Species of invertebrates – cold-blooded animals lacking a backbone – make the cold meltwater rivers of the European Alps their home.
Simulations of populations across the mountain range between now and 2100 reveal that many species are likely to become restricted to the colder habitats only persisting in the highest parts of the mountain range.
But these areas are also likely to simultaneously experience pressures from the skiing and tourism industries, or from the development of hydroelectric plants.
Lee Brown, Professor of Aquatic Science at the University of Leeds, UK, who co-led the research, says that “conservationists need to be thinking about how protected area designations must evolve to take into account the effects of climate change.”
The study brought together glacier, landscape, and biodiversity mapping data collected across the more than 34,000 square kilometres of European Alps. The team modelled what was likely to happen to 19 invertebrate species – mainly aquatic insects – alongside expected changes to glaciers and river flows.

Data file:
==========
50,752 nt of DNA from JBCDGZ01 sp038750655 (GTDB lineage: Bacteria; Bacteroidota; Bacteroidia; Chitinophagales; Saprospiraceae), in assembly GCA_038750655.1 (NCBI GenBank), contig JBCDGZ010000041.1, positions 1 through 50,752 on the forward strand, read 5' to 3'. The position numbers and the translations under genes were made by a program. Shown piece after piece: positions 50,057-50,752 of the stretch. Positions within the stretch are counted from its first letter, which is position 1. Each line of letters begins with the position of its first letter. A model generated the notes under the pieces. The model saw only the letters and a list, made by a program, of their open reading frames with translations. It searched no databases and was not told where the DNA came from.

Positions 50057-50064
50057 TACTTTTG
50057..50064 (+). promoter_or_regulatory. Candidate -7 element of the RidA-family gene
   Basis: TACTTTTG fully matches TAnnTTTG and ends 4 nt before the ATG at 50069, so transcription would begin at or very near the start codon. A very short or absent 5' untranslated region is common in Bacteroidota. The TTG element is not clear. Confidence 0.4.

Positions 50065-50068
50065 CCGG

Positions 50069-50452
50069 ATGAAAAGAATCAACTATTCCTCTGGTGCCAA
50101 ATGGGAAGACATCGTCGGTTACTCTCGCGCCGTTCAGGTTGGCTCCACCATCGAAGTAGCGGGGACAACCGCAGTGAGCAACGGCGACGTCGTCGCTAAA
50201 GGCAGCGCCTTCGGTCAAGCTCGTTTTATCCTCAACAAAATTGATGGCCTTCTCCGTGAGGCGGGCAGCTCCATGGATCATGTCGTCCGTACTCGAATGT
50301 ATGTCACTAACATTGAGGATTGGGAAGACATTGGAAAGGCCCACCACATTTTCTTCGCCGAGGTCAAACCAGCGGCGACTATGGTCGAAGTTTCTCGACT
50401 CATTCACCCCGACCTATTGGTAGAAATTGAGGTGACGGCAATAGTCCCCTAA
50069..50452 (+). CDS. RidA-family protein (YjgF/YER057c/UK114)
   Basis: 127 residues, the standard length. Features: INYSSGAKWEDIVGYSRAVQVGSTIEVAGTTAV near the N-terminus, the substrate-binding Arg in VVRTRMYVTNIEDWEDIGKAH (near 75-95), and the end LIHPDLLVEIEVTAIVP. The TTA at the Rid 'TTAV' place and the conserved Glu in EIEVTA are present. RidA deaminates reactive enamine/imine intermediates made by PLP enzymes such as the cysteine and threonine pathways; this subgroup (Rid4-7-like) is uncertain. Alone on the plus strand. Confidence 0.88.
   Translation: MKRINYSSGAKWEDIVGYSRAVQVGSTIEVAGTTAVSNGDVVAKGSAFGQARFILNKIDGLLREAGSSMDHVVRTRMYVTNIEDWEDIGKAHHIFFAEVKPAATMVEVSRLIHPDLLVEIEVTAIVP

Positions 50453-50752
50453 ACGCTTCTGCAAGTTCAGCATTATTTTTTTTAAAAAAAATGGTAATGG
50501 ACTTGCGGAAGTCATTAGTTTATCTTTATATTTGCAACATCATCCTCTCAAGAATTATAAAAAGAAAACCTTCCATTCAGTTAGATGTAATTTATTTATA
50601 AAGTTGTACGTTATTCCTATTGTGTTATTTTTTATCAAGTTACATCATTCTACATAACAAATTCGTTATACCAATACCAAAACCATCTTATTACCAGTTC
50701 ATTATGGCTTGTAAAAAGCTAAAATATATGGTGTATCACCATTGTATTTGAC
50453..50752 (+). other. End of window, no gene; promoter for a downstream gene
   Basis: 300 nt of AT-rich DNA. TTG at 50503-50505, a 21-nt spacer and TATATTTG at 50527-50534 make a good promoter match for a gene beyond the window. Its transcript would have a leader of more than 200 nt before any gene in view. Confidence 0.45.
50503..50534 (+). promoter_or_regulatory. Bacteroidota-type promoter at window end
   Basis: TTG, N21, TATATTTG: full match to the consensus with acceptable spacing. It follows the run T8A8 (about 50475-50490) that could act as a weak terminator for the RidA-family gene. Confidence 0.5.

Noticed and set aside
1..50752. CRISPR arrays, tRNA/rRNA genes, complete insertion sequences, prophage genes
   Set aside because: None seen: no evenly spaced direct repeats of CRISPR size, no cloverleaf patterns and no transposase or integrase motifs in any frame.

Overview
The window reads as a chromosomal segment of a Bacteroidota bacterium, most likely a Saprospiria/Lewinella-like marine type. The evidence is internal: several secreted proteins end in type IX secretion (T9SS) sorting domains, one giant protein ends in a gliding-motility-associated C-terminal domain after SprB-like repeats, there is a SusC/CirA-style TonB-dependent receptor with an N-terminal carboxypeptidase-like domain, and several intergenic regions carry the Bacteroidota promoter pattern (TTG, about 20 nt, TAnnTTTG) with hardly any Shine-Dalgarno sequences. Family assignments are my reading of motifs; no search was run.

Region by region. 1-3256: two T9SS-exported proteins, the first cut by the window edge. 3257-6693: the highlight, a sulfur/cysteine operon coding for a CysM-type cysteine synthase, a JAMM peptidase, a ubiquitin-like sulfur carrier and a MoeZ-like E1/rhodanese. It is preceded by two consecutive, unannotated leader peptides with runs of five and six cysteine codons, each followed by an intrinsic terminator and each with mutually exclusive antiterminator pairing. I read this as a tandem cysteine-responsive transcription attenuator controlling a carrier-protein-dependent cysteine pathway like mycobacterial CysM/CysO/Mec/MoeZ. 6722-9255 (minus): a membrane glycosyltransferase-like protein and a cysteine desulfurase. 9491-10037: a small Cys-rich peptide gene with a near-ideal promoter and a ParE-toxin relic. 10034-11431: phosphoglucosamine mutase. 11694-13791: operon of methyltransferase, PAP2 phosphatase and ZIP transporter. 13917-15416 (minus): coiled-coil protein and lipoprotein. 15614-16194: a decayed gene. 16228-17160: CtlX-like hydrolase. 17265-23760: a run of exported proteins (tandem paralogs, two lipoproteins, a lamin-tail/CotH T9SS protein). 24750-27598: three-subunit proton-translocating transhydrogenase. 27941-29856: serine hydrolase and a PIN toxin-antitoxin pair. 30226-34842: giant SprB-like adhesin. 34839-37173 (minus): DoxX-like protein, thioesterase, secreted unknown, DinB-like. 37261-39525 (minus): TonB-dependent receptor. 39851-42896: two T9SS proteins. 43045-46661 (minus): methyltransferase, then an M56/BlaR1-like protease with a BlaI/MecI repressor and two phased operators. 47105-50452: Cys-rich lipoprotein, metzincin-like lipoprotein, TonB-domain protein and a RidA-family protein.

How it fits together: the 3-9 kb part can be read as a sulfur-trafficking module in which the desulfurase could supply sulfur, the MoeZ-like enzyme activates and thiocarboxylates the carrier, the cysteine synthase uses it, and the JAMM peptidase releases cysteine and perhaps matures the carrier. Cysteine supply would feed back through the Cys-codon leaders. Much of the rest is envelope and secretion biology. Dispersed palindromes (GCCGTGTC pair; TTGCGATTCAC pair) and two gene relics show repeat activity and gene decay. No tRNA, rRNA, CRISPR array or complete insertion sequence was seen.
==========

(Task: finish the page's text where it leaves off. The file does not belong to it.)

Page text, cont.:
“We have quantified that as glaciers melt and retreat, the rivers running through the Alps will experience major changes in their water source contributions,” says Dr Jonathan Carrivick, from the School of Geography at Leeds, who co-led the research.
“In the short term, some will carry more water and some new tributary rivers will form, but over several decades from now – most rivers will become drier, flow slower and become more stable, and there could even have periods in a year when there is no water flow.
“Additionally, most water in Alpine rivers will also be warmer in the future.”
By the turn of the century, the modelling predicts that most of the species will have experienced “consistent losses” of habitat.
The researchers say that consistent work is necessary to protect this biodiversity.
“It may be that some species will have to be moved to refuge areas if we want to safeguard their survival as many of them are not strong fliers so they cannot disperse easily through the mountains,” says Brown.
Dr Martin Wilkes, an ecologist from the University of Essex in the UK who co-led the research, adds: “The losses we predict for Alpine biodiversity by the end of this century relate to just one of several possible climate change scenarios.”
“Decisive action by world leaders to reduce greenhouse gas emissions could limit the losses. On the other hand, inaction could mean that the losses happen sooner than we predict.”